Mojos at the No'Wo
This can be a great thing (and by selling video sponsorships, newspapers can develop a healthy new revenue stream). But, to be frank, using all of this technology is time-consuming, and preparing multi-media reports can get in the way of reporters doing their reporting.
It seems to me that Gannett is making a bet that people don't really care that much about hard news and will be content to be amused by moving images and sounds coming to them through their PCs. I wish I had hard evidence to refute that view. But I don't. Gannett may be right.
A lot of newspapers have taken an "eat your broccoli" approach to covering policy issues: "You may not care about the terms of these contract settlements, but you should and so we are going to cover them in mind-numbing detail."
I don't think this approach is optimal, either. But the truth is the American people need to be better informed, not less so.
And newspapers shouldn't let the demands (and dazzling new possibilities) of 24/7 Web publishing distract them from the task of covering the small, but important, details of local government.
A case in point: the No'Wo gets around to reporting today the terms of the city's contract settlement with the police. The news of this settlement was "broken" online more than a week ago by City Manager Richard Wollangk in his weekly newsletter. Since then it's been discussed in various parts of the local blogosphere.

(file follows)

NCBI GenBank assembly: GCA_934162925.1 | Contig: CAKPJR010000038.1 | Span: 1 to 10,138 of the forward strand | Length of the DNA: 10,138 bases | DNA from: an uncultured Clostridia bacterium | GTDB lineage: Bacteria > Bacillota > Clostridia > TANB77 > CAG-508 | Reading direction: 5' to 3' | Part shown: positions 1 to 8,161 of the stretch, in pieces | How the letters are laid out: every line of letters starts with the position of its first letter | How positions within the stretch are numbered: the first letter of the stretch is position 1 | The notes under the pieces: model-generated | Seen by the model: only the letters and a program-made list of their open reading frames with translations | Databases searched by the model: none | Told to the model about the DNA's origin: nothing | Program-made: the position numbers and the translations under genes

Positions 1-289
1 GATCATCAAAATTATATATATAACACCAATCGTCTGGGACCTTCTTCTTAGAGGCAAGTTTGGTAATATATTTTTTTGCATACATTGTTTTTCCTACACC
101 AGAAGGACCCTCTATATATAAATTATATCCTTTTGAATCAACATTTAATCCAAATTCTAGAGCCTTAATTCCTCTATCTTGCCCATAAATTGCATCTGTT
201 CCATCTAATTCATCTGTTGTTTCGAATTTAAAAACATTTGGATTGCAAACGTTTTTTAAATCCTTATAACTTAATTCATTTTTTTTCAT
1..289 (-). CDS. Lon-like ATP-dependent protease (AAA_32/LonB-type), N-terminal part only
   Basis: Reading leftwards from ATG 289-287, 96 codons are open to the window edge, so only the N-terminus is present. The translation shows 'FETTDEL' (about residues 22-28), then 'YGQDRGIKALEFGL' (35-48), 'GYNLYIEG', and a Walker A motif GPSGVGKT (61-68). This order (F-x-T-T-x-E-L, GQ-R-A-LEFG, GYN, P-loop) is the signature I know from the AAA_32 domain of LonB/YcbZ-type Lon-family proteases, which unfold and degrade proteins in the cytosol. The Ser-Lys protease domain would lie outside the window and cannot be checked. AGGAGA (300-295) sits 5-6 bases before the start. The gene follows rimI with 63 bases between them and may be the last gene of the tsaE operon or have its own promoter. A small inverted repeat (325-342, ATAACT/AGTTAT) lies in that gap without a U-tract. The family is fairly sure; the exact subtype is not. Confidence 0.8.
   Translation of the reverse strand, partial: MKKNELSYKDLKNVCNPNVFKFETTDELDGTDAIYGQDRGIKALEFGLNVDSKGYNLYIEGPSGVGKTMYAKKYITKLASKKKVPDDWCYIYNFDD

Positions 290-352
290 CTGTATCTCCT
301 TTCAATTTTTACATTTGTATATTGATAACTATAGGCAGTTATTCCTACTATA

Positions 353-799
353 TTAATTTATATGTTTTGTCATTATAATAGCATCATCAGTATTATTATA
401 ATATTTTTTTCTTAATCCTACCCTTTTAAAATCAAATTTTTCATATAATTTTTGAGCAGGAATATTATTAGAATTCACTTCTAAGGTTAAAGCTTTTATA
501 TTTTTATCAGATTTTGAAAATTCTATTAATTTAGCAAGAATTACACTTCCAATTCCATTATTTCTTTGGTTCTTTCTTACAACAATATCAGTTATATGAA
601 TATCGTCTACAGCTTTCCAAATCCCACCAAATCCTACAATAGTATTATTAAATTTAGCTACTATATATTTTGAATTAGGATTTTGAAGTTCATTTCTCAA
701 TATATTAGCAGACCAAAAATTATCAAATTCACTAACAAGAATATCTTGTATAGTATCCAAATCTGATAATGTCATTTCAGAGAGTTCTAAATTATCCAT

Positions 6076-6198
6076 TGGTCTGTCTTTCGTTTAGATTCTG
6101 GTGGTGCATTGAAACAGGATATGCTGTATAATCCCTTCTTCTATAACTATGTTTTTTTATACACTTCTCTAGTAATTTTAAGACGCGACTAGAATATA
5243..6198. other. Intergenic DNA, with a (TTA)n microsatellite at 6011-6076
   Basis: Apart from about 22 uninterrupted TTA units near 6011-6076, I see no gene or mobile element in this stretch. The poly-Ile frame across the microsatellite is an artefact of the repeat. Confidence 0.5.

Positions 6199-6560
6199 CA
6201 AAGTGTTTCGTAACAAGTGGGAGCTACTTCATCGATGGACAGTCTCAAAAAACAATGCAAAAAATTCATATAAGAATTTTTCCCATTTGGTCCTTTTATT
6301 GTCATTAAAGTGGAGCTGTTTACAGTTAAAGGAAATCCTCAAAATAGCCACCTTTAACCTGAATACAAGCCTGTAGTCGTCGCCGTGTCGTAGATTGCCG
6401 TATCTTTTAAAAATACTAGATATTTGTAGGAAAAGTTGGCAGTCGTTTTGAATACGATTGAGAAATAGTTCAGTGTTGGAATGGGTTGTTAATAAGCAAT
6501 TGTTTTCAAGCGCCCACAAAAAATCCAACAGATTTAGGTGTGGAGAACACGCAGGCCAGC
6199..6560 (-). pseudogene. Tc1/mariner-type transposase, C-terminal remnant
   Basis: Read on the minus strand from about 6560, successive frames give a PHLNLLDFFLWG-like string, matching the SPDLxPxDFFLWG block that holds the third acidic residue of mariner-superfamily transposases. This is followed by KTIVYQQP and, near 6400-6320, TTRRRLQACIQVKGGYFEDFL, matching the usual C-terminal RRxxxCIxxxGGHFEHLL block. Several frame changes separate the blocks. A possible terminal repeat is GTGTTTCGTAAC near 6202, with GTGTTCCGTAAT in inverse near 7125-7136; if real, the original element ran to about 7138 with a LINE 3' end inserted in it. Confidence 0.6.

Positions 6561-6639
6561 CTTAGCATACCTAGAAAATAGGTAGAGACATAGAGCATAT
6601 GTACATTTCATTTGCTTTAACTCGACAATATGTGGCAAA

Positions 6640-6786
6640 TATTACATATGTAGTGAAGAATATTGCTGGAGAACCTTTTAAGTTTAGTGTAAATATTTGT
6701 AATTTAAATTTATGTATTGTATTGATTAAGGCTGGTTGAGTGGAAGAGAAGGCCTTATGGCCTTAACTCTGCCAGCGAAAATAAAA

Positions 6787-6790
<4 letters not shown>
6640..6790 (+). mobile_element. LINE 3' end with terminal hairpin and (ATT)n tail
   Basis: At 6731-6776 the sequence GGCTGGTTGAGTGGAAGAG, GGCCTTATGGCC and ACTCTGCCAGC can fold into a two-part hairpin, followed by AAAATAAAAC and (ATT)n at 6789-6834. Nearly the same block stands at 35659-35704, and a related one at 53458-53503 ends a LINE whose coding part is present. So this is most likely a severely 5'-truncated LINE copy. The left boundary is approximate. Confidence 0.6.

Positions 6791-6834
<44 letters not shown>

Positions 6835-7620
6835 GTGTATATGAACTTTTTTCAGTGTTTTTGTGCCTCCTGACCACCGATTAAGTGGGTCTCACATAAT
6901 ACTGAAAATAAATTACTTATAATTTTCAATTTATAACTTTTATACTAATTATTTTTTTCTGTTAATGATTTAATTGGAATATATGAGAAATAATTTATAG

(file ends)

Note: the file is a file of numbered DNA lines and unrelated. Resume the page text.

It seems to me that the newspaper should have reported this information in the time frame before it came to the Council for review and approval. That way more citizens would have had a chance to think about it and express their views.
Honestly, I don't know the real reason why the paper let this story go until now (although I have some guesses). Maybe it had nothing to do with the Internet.
All I'm saying is that newspapers are going in the wrong direction if they start spending more time with their techno-toys than they do on the basics of reporting: reading documents, chatting up sources and watching the world around them.